Now all of that’s dealt with, it only leaves the vulgar question of cost. Anyone in the market for a Wraith is not going to blanche at the asking price or how much their preferred options and additions will put on the final tally.
As for 20.2mpg and 327g/km CO2, these figures are better than a Bentley Continental GT Speed’s so you could argue the Rolls is more frugal than it’s only real rival.
Even so, the Wraith occupies a niche all its own as a luxury grand tourer that has very rapid performance and fine handling almost as by-products of its design. This is not to undermine the abilities of the car or the team who designed it, but simply to acknowledge this is about as sporting as Rolls-Royce gets or needs to be.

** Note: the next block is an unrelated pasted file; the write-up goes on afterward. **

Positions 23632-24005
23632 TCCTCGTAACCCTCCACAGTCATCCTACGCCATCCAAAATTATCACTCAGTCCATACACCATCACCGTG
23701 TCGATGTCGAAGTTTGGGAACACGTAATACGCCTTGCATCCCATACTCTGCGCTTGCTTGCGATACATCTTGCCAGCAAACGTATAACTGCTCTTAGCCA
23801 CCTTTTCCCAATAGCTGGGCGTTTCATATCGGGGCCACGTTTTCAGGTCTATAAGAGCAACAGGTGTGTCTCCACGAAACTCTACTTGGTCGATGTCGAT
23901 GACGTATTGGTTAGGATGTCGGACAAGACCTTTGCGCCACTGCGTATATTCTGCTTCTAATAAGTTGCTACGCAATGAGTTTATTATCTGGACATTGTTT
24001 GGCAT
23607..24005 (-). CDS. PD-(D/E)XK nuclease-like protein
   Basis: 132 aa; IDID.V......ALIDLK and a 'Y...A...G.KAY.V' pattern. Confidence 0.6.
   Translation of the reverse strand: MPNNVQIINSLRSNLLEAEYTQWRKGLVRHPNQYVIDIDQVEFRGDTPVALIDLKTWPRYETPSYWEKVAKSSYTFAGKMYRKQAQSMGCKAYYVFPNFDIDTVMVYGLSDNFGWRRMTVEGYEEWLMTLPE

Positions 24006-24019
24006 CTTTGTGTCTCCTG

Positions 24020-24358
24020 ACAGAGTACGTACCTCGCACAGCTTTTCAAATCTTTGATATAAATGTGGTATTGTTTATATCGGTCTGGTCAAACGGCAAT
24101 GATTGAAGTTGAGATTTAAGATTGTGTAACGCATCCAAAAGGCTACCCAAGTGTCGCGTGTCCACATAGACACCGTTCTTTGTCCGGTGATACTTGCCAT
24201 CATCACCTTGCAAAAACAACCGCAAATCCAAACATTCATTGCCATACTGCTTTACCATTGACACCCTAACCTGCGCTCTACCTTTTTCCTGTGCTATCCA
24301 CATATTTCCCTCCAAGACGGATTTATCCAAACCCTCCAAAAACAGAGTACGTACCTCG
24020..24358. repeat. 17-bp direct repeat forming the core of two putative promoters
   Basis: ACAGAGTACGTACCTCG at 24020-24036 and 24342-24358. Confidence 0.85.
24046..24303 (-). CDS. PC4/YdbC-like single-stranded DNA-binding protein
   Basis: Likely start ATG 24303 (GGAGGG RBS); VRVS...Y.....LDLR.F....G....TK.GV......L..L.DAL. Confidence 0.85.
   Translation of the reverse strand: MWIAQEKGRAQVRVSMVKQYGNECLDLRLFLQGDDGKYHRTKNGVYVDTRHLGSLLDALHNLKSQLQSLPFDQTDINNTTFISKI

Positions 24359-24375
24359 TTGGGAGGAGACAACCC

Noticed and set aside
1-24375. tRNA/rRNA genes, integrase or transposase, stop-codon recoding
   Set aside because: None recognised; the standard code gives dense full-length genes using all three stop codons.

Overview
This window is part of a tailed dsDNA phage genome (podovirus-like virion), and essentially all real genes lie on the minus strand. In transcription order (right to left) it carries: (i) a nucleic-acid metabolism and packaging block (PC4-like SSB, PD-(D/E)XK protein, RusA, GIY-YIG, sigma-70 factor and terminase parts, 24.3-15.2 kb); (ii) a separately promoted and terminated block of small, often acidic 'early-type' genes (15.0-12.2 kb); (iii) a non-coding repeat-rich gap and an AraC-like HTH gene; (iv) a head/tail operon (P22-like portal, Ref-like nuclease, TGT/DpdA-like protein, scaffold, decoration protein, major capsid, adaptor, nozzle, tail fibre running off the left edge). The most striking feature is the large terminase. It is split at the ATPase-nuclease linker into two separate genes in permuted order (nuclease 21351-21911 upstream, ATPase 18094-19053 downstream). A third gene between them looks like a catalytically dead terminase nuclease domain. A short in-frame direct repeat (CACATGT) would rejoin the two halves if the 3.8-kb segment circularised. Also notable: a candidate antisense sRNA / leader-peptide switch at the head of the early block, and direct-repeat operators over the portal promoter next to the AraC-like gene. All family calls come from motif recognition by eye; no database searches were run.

What does a Rolls-Royce Wraith (2013) cost?
Rolls-Royce Wraith (2013): What's It Like Inside?
- Boot space is 470 litres
Taking a seat in the Wraith sees you slide into the driver’s chair instead of dropping down. This is a big car, after all, and there’s good forward and side vision. However, the fastback styling means over the shoulder sight isn’t great, so you need to scrutinise the mirrors closely when changing lane. At least for parking, there’s an optional rear-view camera.
As for the rest of the driver’s environment, it’s fuss-free and easy to get familiar with. The speedo is clear and the ‘Power Reserve’ dial in place of a rev counter adds to the occasion. In the centre console, the infotainment screen is worked by a rotary control that will be instantly recognisable to anyone used to BMW’s iDrive system.